The whole world turned when Hollywood’s elite came forward with stories of sexual harassment. No longer just about Hollywood, #MeToo has spread around the globe—but not to Bangkok, where everyday sexual harassment goes unchallenged and unreported. Here, women and men share their stories. 

Nantaya, 29, management consultant

“When I was 26 years old, I was invited to a ‘networking’ dinner by the CEO of the company where I worked. I thought it was a great opportunity, so I accepted his invitation. 
“It was supposed to be me, the CEO, his executive friend and his friend’s assistant. The assistant didn’t come, so I was left with two disgusting men trying to guess where my tattoos are and talking about their past drunken behavior. 
“When it ended, the CEO asked if I could take him to his driver waiting at the building’s ground floor. He asked me to stay still for a while when we got in the car, so we could sober up (we’d had two bottles of wine between three). 
“We talked about me going to the gym, then he suddenly touched my stomach to see if it was hard. I jumped. He let go and said, ‘You can let me know if you feel uncomfortable,’ and reached to kiss my cheek. 
“‘I am uncomfortable,’ I said. He touched my arm and hand when he left, and told me to drive home safely.
“After that evening, I never accepted his invitations again, but he kept asking, calling and texting. He even asked his secretary to call me in for a ‘meeting.’ When I rejected, he would say I ‘think too much.’ This happened every day before I quit after just three weeks.
“People who know my story and who work at the company say it has happened before. One of my ex-colleagues told me that he asked her before approaching me whether or not he should. Of course, she said no. It is absurd that a 45-year-old, married, with a 14-year-old daughter would dare to ask a female employee for such advice.”


Thanyarak, 22, student 

“Last March, I was out drinking with a group of friends—both male and female. Everybody was drunk so we crashed at a friend’s place, which is normal for uni students.
“I woke up during the night because my friend was using his legs to lock me down, forcing my hand to grab his penis as he tried to force his fingers in me.
“I was going to keep this story to myself. But speaking publicly is me winning a fight inside myself. To change the perception of victimhood and sexual assault, I have to make a change. Everyone has the rights to speak up.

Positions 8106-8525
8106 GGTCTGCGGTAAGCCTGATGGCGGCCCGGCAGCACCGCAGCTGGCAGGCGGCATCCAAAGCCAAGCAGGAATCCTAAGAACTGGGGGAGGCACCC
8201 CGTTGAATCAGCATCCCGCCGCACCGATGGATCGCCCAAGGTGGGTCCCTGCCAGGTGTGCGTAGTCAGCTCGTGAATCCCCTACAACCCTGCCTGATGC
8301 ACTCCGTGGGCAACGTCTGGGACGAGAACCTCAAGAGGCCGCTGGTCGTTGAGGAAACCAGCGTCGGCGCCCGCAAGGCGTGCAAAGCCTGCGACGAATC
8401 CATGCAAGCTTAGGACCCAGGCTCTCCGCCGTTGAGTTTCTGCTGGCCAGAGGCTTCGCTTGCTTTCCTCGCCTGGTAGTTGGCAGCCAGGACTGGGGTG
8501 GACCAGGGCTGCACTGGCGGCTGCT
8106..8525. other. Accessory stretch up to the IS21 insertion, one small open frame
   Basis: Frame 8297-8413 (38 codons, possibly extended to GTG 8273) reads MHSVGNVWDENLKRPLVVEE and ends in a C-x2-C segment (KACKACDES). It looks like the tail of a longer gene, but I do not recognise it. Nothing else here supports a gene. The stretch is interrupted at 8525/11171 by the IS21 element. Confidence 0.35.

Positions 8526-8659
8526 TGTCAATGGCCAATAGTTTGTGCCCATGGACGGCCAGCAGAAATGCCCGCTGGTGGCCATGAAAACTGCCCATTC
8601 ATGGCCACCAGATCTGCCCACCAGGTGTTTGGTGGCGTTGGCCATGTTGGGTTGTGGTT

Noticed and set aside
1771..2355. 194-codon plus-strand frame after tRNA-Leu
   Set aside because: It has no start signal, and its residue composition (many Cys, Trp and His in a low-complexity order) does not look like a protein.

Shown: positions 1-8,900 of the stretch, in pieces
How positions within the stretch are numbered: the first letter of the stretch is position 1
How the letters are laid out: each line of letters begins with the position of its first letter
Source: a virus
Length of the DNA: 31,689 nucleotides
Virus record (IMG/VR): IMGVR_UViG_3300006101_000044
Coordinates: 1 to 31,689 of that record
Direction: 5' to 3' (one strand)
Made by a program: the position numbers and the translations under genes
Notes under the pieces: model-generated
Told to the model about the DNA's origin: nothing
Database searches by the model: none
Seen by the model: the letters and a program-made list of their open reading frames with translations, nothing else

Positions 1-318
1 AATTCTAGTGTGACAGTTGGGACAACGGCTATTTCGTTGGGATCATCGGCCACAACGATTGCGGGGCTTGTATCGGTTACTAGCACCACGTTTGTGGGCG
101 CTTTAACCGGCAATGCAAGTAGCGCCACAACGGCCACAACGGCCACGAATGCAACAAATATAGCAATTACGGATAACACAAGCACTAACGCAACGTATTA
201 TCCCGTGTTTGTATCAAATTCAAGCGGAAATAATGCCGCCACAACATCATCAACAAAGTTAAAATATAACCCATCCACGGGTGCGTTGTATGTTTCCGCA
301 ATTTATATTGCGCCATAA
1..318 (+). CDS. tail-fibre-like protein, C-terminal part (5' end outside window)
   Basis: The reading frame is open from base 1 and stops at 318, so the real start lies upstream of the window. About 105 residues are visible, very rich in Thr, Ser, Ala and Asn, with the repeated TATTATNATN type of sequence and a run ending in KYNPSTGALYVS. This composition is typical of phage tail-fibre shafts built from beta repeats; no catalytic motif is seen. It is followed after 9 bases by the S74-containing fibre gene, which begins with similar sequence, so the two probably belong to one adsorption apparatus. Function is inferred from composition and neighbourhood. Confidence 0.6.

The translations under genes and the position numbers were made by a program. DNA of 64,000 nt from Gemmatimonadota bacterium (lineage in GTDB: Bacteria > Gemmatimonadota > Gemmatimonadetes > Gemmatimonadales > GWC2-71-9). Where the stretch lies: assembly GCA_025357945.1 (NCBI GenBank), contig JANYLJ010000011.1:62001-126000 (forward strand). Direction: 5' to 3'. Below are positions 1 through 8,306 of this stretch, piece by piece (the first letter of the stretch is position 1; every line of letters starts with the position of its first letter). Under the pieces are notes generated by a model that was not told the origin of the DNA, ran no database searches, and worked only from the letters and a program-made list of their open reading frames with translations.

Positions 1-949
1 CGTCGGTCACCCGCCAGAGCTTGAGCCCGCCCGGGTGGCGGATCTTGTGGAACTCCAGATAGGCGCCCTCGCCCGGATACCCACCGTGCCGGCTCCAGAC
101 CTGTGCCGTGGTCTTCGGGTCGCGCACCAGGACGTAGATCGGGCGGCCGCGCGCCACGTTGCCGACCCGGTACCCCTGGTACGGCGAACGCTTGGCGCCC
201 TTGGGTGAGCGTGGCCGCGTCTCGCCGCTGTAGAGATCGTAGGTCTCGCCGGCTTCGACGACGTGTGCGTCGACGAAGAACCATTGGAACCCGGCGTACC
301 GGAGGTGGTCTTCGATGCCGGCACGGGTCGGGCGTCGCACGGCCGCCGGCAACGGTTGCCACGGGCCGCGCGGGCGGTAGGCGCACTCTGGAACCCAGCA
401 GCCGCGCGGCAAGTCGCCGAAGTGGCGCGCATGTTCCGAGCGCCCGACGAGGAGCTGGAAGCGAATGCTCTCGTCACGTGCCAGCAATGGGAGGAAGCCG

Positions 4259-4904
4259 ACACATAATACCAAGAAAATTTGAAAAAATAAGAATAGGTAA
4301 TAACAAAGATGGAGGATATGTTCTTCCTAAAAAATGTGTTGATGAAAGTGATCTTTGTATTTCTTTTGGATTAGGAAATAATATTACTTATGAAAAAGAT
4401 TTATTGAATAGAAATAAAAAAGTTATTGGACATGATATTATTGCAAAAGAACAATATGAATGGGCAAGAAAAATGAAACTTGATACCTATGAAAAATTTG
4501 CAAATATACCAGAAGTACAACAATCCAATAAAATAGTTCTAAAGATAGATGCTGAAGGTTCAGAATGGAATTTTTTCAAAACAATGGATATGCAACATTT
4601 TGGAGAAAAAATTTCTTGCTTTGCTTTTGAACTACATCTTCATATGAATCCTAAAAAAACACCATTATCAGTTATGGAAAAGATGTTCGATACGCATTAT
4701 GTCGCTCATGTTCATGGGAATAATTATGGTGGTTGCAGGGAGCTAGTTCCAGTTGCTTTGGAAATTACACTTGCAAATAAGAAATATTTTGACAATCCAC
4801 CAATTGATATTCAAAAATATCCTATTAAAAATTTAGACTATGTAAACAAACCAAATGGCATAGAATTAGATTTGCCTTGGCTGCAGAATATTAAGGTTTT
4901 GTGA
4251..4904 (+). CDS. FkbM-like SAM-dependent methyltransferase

“One of the reasons why Thai women don’t speak up is because of society’s backlash­­­—’tra baap cheewit.’ Women still don’t realise that they are equal to men. They don’t want to break the norm of women keeping quiet. 
“Before the #MeToo movement takes off in Bangkok, we need more discussions about sex. Public conversations and knowledge about sex are so limited. The education system teaches us to avoid these situations, and not what to do if you are in one.
“Media can help shape society’s perspective. Women are brought up to understand men’s bad behavior as ‘normal.’ ‘Evil’ women are raped as a punishment. Until lakorn (soap opera) directs our attention towards the problems, our society won’t change its perspective towards sexual misconduct.”


Somsak, 37, photographer 

“One night I was in a taxi on my way home after a late night out. I was pulled over by the police between Silom and Thonglor and they searched me. This was around 1:45am.
“I’d been in this situation before, so I thought it was no big deal to be pulled over by police in the middle of night in Bangkok. They often set up a blockade and do random searches.
“But that night, one officer grabbed my crotch as soon as I stepped out of the car. He did it before any other officers were nearby. It was clear that he wanted to cop a feel while nobody was watching. I freaked out. I was like, ‘wait, woah, what?!’ 
“When the second officer joined us, he began to do a ‘proper’ search, asking me to empty my pockets, then my bags and my wallet.
“I let it slide because I thought it might be legal for cops to search anywhere like that.”


Why hasn’t #MeToo taken off in Thailand ?

Supreeya Rianrakwong, 23, university student
“I support the #MeToo movement but I don’t think it will work in Thai society. People don’t want to show what they’ve been through. They don’t want to come out in public because they are ashamed.”


Porntavee Homsamer, 25, auditor
“I totally think Thailand needs #MeToo to raise awareness about this issue. Anyone can experience sexual assualt. #MeToo will help people to talk and give advice. I personally don’t blame religion or society for #MeToo not taking off. It’s up to the individuals themselves.”


Napatsawan Puapaiboonvong, 35, office worker
“Thais don’t really care about this kind of stuff. They want entertainment news.  Thai women 
aren’t outspoken enough to say ‘#MeToo.’ Someone needs to take a lead for others to follow.” 


Sarawut Promsean, 27 Nunthawat Poungkamrapeepat, 23 Pinyopark Komalajoti, 29 gym trainers
Sarawut: “We definitely support the movement. We believe that #MeToo will be a channel for people who have been sexually harassed to speak up.”
Pinyopark: “Thai people are still afraid to speak up and even if we do, we’re not sure it will make much difference because people are not scared of the laws here.”
Nunthawut: “Yeah, I totally support #MeToo movement and want to see it happen in Thailand.” 


See also: Cindy Sirinya Bishop has had enough of Thailand's culture of slut-shaming